Yes. And we’ll also be having knock-down, drag-out fights with politicians and lobbying groups in almost every state and city, not to mention the fact that we’ll be responsible for the safety of millions of drivers and passengers everywhere we go.
Kevin O’Leary: What did you say your valuation would be?
We think we’ll be worth $40 billion within our first 36 months.
But on the bright side, even if you fail, the show is often responsible for what has become known as the Shark Tank effect. Simply appearing on the show, even without getting an offer has the potential to significantly boost sales for companies. And just because you get rejected does not mean the end for you and your ideas.
At the start of each pitch, there is 30 seconds of silence when both contestants and judges must look each other in the eyes. I have deemed this part of the pitch as the death stare. The dramatic silence before the pitch begins, sets the viewer to become engaged without knowing it.
One of the goals of the show is to fuel and reward the entrepreneurial spirit in a fun and safe setting by suspending the typical grantor/grantee dynamics.
The best thing about ‘Shark Tank’ is the energy and enthusiasm that contestants bring to the show. Most of the one-time entrepreneurs that I’ve seen on the show seem to truly believe in their products and enjoy the opportunity to showcase them.
Because participants are only given a few minutes to pitch, they have to get right into it. It’s this formula of seeing these teams putting their whole life on the line to get a nod from the judges that you realise the power of words. And their creativity that goes into their pitch keeps you on the edge of your seat.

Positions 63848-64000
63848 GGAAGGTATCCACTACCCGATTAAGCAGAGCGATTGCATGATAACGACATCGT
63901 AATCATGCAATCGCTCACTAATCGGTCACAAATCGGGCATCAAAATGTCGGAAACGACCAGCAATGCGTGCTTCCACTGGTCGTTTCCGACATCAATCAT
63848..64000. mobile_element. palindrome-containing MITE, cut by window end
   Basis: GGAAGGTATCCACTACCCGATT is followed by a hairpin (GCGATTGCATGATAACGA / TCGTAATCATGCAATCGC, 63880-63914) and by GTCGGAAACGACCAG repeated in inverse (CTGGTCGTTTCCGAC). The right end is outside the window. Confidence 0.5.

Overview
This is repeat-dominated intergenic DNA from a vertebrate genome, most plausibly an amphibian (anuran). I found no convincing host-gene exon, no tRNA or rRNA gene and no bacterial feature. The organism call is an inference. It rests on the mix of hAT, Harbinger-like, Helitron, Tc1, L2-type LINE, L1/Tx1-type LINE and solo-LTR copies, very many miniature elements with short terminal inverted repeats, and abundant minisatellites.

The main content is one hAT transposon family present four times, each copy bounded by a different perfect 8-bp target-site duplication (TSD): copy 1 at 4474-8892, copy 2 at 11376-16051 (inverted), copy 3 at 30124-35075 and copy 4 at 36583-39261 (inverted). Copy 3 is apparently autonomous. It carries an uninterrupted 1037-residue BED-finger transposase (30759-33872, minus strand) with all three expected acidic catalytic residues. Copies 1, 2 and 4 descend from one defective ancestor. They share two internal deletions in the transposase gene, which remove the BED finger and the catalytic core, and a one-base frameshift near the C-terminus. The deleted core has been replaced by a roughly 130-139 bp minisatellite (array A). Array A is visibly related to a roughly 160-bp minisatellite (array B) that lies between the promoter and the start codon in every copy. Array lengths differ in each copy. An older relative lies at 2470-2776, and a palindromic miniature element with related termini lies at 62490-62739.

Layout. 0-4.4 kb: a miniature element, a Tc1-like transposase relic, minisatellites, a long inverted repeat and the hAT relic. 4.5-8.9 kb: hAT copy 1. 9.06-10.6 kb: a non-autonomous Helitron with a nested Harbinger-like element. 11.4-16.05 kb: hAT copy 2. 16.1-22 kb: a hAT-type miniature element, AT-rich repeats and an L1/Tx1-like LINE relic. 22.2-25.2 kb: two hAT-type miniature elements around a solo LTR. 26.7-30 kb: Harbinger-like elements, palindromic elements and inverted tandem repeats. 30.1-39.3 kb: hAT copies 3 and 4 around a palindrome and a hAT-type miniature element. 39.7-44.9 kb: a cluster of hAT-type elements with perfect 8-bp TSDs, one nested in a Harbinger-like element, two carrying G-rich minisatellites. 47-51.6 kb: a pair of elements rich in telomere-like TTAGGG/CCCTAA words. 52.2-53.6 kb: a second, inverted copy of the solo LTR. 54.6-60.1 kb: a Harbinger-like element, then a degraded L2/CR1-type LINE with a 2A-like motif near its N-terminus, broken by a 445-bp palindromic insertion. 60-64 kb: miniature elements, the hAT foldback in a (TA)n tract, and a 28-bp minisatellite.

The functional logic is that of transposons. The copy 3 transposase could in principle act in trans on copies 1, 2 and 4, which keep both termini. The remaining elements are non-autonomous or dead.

When you first see the show, you sort of have this cheerleading mentality for all the contestants. But then the deeper you go into the show, you start to get picky real fast and no longer want every presenter to win. Instead, you revel in the shark’s asking the hard hitting questions.
In case you watch the show and wonder if you have the chance to be a presenter or wonder about the rules and guidelines, I did a quick google search and this is what is needed:
You will have no more than three minutes to deliver your pitch. Include in your pitch your name, your location, and your background. Share your business mission and products and services.
Who is your target market or customer? State your current progress towards your plans.
What do you need to get there?
This is your chance to sell your story and get others to invest in your dream, spread the word or provide support. This is your chance to practice the ASK!
The show’s web site also provides some tips:
Keep it succinct and simple! Show your passion for your business plans!
Be clear about what you will accomplish with your business. Remember that your pitch is meant to inform, engage and market.
Demonstrate your belief in your success by using confident language like, “I will” and “We can.”
Sadly, however, you must be a US citizen or resident to join ‘Shark Tank’.
But in a country of so many small sellers, I’m calling on Cambodian media to establish a Khmer version of this opportunity because it would definitely be a hit, possibly bigger than Cambodia’s Got Talent.
But what happens after you make a deal on Shark Tank? Is Shark Tank behind the scenes anything like what we see when the show airs? Is Shark Tank really real? The answers might surprise you. That’s for you to find out as you watch and then enviably Google the pitches you love best.